A prosurvival DNA damage-induced cytoplasmic interferon response is mediated by end resection factors and is limited by Trex1.
Erdal E., Haider S., Rehwinkel J., Harris AL., McHugh PJ.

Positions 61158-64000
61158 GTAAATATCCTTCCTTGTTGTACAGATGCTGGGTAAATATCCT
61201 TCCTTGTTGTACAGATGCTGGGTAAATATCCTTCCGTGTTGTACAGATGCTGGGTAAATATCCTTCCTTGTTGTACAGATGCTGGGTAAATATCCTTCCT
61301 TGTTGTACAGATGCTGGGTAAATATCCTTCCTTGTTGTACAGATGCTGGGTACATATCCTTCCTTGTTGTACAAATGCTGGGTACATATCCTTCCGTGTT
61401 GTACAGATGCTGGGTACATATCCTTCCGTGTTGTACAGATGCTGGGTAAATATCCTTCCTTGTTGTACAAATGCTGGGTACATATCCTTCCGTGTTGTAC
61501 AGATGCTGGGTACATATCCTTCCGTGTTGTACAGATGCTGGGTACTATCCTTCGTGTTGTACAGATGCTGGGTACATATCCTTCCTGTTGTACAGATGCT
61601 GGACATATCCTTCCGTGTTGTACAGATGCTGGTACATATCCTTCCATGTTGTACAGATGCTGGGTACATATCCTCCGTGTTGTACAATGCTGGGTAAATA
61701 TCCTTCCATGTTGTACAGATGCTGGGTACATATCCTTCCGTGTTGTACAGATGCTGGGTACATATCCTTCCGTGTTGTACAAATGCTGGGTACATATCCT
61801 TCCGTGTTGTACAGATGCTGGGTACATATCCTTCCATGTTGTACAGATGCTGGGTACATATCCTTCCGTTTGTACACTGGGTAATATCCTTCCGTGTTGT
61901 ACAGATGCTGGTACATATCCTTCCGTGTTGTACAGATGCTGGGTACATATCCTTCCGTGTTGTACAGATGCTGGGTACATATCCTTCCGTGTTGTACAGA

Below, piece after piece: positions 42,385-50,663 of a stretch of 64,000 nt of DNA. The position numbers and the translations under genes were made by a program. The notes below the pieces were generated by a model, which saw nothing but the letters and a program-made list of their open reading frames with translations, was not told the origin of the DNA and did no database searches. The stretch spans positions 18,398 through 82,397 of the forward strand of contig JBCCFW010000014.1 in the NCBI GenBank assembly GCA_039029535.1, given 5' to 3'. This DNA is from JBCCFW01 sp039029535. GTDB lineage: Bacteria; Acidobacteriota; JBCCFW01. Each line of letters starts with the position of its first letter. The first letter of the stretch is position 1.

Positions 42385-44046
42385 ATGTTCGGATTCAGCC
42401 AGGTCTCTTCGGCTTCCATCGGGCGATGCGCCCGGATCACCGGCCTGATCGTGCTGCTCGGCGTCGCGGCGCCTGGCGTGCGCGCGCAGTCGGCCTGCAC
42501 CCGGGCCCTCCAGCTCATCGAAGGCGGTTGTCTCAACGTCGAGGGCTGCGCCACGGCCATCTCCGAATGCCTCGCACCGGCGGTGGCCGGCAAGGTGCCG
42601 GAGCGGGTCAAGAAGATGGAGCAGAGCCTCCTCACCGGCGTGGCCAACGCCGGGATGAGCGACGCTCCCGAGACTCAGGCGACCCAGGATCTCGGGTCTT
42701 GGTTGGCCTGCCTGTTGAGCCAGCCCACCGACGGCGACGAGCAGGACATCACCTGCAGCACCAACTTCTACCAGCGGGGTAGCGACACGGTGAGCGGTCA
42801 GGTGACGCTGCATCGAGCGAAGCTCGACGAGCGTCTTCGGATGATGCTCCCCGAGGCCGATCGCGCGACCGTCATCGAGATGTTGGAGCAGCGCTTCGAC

Radiotherapy and chemotherapy are effective treatment methods for many types of cancer, but resistance is common. Recent findings indicate that antiviral type I interferon (IFN) signaling is induced by these treatments. However, the underlying mechanisms still need to be elucidated. Expression of a set of IFN-stimulated genes comprises an IFN-related DNA damage resistance signature (IRDS), which correlates strongly with resistance to radiotherapy and chemotherapy across different tumors. Classically, during viral infection, the presence of foreign DNA in the cytoplasm of host cells can initiate type I IFN signaling. Here, we demonstrate that DNA-damaging modalities used during cancer therapy lead to the release of ssDNA fragments from the cell nucleus into the cytosol, engaging this innate immune response. We found that the factors that control DNA end resection during double-strand break repair, including the Bloom syndrome (BLM) helicase and exonuclease 1 (EXO1), play a major role in generating these DNA fragments and that the cytoplasmic 3'-5' exonuclease Trex1 is required for their degradation. Analysis of mRNA expression profiles in breast tumors demonstrates that those with lower Trex1 and higher BLM and EXO1 expression levels are associated with poor prognosis. Targeting BLM and EXO1 could therefore represent a novel approach for circumventing the IRDS produced in response to cancer therapeutics.